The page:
Massachusetts Reports 11 New Coronavirus Deaths, 353 Additional Cases

The percentage of coronavirus tests coming back positive, on average, ticked up to 2.2%, up from 1.7% last week.

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Massachusetts health officials on Sunday announced 11 new deaths from the coronavirus and 353 additional cases as the state continues to see a slight rise in the percentage of people testing positive for COVID-19.

There have now been 8,417 deaths and 110,430 cases, according to the Massachusetts Department of Public Health.

The percentage of coronavirus tests coming back positive, on average, ticked up to 2.2%, up from 1.7% last week.

There are an additional 65 probable cases listed in the department's daily COVID-19 report for Sunday, adding to a total of 8,028 probable cases that have not yet been confirmed. The report listed one new death among the probable cases -- there have been 221 in the state.

The new data comes as officials keep a keen eye on health metrics and warn people to continue practicing social distancing during Phase 3 of the state's reopening.

"It's a slow creep, so what we're saying is we want the slow creep to stop and start trending back down," Health and Human Services Secretary Marylou Sudders said at a Friday afternoon press conference where she and Gov. Charlie Baker urged people to continue wearing masks, practicing social distancing and avoiding large gatherings.

Gov. Charlie Baker said Friday that lapses in judgment are contributing to "a slight but important rise" in coronavirus cases in the state.

Officials are investigating at least eight potential COVID-19 clusters in Massachusetts due to people holding gatherings without wearing masks or social distancing, Baker said.

Businesses on Cape Cod could be in further financial trouble if a recent surge of COVID-19 cases continues.

Those clusters include a large lifeguard party in Falmouth, an unauthorized football camp in South Weymouth attended by kids from 17 communities, a Chelmsford graduation party, a 90-person prom party in Cohasset and house parties in Chatham and Wrentham. Baker said the state Department of Public Health is also investigating possible clusters at Baystate Medical Center in Springfield and from a crowded Boston Harbor Cruise held last weekend.

"We should not and cannot let our guard down until there's a treatment or a vaccine. Look no further than other states that have seen dramatic increases in new cases with uncontrolled outbreaks. We do not want to see that happen here," the governor said Friday.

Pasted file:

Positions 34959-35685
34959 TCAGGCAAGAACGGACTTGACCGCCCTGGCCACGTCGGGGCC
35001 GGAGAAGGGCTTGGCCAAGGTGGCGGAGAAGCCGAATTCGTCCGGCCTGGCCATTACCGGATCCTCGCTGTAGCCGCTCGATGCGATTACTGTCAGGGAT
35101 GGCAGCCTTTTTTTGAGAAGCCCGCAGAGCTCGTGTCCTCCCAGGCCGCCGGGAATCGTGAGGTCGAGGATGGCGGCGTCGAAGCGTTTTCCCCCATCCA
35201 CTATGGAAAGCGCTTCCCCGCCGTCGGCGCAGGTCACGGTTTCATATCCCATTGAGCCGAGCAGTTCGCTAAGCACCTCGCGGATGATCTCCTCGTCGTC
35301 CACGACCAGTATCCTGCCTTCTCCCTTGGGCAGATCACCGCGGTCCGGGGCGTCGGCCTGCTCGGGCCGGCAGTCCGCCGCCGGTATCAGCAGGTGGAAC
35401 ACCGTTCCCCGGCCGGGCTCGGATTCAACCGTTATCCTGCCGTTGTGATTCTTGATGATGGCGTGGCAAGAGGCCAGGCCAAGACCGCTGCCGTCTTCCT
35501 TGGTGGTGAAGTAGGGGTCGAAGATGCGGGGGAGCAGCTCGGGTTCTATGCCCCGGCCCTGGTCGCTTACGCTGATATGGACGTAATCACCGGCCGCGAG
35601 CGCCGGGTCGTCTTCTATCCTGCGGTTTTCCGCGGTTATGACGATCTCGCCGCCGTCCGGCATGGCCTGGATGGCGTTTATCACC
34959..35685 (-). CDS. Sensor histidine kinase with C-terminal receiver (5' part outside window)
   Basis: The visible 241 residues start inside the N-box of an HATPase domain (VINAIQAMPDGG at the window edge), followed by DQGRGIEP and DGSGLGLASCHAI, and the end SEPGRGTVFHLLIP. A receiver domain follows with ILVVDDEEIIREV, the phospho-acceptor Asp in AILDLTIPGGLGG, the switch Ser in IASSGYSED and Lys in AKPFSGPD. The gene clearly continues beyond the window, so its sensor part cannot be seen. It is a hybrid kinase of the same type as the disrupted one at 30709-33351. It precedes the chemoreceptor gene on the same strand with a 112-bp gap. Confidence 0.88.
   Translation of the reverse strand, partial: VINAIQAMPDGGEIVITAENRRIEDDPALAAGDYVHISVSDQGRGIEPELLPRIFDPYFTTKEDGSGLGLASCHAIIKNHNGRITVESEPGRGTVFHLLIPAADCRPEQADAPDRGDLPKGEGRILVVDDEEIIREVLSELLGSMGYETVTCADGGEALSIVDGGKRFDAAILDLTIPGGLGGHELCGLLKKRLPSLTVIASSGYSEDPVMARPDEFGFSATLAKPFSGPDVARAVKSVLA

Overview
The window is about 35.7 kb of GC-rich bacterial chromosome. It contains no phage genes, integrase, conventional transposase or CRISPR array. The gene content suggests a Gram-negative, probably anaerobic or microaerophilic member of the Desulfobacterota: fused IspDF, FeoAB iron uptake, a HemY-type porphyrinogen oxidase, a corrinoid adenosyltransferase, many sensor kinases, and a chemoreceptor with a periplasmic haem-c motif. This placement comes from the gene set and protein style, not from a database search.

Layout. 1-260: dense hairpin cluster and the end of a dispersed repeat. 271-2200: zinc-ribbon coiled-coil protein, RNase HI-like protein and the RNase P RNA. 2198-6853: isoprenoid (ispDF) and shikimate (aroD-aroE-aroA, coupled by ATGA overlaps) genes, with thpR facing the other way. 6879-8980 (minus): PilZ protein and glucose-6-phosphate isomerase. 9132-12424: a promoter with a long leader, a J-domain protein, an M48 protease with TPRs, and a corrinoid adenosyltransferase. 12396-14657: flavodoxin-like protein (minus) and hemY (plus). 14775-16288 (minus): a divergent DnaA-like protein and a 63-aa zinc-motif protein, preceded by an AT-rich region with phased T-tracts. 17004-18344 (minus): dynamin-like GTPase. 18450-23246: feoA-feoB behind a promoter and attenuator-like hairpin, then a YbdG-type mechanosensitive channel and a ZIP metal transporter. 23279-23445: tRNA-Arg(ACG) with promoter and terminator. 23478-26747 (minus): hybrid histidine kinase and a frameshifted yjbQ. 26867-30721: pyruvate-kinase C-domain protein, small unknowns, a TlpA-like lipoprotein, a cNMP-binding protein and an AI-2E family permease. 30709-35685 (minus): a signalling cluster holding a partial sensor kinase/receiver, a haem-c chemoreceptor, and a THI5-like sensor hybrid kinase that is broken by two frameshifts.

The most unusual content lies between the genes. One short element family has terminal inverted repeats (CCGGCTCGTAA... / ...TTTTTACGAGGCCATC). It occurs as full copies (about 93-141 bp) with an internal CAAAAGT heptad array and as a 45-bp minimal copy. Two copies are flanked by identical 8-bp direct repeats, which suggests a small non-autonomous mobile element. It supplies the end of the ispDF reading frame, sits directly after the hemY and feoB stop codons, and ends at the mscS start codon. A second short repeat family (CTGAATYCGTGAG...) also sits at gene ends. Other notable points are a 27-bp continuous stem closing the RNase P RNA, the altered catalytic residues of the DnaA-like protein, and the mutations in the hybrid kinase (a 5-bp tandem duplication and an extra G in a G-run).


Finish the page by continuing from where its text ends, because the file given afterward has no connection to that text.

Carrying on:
Health officials in Provincetown are asking the state to make it possible to get results for tests for the coronavirus within 48 hours as a way to help contain its spread.

The population of Provincetown has increased in the busy summer tourist season even during the pandemic and because of an increase in owners of second homes working remotely. The Cape Cod Times reports the town and Outer Cape Health Services recently started testing for asymptomatic hospitality and retail workers, but the test result turnaround time is seven days.

"As a rural community that is doing its part, we deserve a shorter turnaround for our proactive testing initiatives,'' the Provincetown Board of Health wrote in a letter sent to Secretary of Health and Human Services Marylou Sudders on Thursday. "We ask that the Baker Administration develop standards for testing turnaround time of not more than 48 hours. With each positive result comes contact tracing, and delaying contact tracing increases the potential for additional exposures.''

Anyone coming into Massachusetts through Logan Airport or by car, bus and train will now have to prove that they're COVID-19 negative or hunker down.

Om Saturday, the state's mandatory travel order went into effect. All visitors and residents returning to Massachusetts from high-risk areas must either quarantine for 14 days or produce negative COVID-19 test results upon return into the state.

The new travel rules come in the wake of an increase in summer travel. Transportation officials say they're seeing an increase in the volume of travelers from other states and nations, including hot spots like Florida and California.

Gov. Baker says Massachusetts now has a lower average for positive test rates than many other states in the nation, and he wants it to remain that way.

NBC10 Boston, State House News Service and the Associated Press
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